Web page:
Vegetables can hardly grow in a more idyllic way. Birds chirp, the view sweeps far over fields and meadows, a little further, hidden behind tall trees, flow the Amper and Mühlbach. In between, many beds with many, many types of vegetables. There are currently 3,200 square meters of cultivation area, says Henriette von Haniel. The fact that a lot grows in one spot, and that with maximum biodiversity, is part of the concept in the Ampergarten right next to Haimhauser Castle.
“It just bothered me so much that there are so few regional organic vegetables here,” says Henriette von Haniel while leisurely walking through the rows of beds. Although her family farms, she also works on the farm, but only classic crops are grown there, grain, sugar beets, soybeans. The 56-year-old didn’t want to start growing her own vegetables with direct marketing, “and then luckily I came across the Solawi”. Solawi stands for Solidarity Agriculture and describes a principle according to which the consumer does not finance the individual food, but the entire agricultural operation. You pay a certain monthly fee for a year and receive your share of the harvest every week. For the producer, this means secure income that can be invested in fair wages and in the costs of the upcoming season, such as buying seeds.
Every Friday, customers pick up their share of the harvest
In the Ampergarten, customers pick up their vegetables every Friday from 4 to 6.30 p.m., there is the single box for 45 euros a month with five to six different types of vegetables and the family box for 65 euros a month with eight to nine types and there are those Single crate plus, which costs as much as the small crate, but contains as much as the large crate. It is for customers who help out in the fields. You can find out what to do and when help is needed in the Ampergarten Whatsapp group, and there is even an Instagram account for the picture-oriented news.
In 2019, Henriette von Haniel looked for a consultant to support her idea with the implementation. You started with 30 members, who came together “because I think I talked to practically everyone I knew about it for a year,” as she says with a smile. The Ampergarten now has 70 members and two employees. There have even been animal helpers recently because of the many snails: three Indian runner ducks are supposed to take care of the matter, the rest is taken care of by a small flock of chickens in the mobile enclosure, which also like to pick up snail eggs.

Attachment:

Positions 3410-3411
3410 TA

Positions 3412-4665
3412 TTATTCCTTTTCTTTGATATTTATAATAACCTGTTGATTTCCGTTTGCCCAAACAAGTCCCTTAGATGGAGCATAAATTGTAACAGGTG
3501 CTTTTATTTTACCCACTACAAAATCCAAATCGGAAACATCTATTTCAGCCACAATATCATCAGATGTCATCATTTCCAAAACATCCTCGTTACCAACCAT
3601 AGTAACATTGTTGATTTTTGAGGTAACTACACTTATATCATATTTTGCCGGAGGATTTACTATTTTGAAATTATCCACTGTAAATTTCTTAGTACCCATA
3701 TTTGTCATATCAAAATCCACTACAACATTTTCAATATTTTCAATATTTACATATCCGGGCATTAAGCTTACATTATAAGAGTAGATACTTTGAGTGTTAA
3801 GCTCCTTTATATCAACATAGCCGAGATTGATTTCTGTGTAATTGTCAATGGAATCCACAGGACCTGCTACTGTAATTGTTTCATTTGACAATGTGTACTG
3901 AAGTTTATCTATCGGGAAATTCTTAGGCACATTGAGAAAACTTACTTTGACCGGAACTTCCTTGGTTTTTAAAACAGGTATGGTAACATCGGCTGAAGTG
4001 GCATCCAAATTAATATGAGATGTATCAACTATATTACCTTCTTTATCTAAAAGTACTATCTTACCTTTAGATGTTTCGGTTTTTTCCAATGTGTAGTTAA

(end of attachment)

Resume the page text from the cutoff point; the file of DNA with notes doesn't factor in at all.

Gardener Jasmin Gutöhrlein has a lot to do this afternoon. She studied gardening and landscaping, but with a focus on growing vegetables. That’s why she knows all the tricks, knows which vegetables have to be planted after or next to which others, so that the plants support each other in their needs. Not only standard vegetables and salads are grown, but also more exotic ones: blue kohlrabi, Asian pak choi and tatsoi, sugar melons, physalis or mangetout. There is even a tea bed with scorpion fish, mint and tulsi, Indian basil, in one corner. “Lots of different things and what you can’t get in the supermarket,” says Jasmin Gutöhrlein, describing the range. She also follows the principle of “market gardening”, which means intensive cultivation on a small area, whereby the soil is never bare. “Where there are no vegetables growing, green manure grows, which is good for the microclimate and soil organisms,” she explains.
As far as the use of machines is concerned, life is very small in the Ampergarten, there is only a hand tractor with a tiller and harrow. “At some point,” says the gardener, “you won’t need that anymore and then you won’t need diesel anymore.” Until then, however, the ground still has to develop a little. There is now a foil tunnel as a greenhouse for tomatoes, cucumbers and other weather-sensitive vegetables, which is irrigated with a system that is fed from groundwater.
Special meadows are used to attract insects, including many that pests like to eat
Between the flower beds, there are strips of meadow with flowers and lots of butterflies, and the buzzing of bumblebees and bees cannot be ignored. It is a Rieger-Hofmann meadow with plants that are particularly insect-friendly, explains Henriette von Haniel. You can already see the desired effect: “We have a lot of hoverflies, which is particularly important this year when there are so many aphids.” Gardener Jasmin Gutöhrlein smiles and adds: “You have to work with nature, not against nature.” The Ampergarten is supposed to be too big, but there could still be a few more members.
Interested parties can find more information at www.ampergarten.info.
#Haimhausen #Solidarity #Agriculture #Ampergarten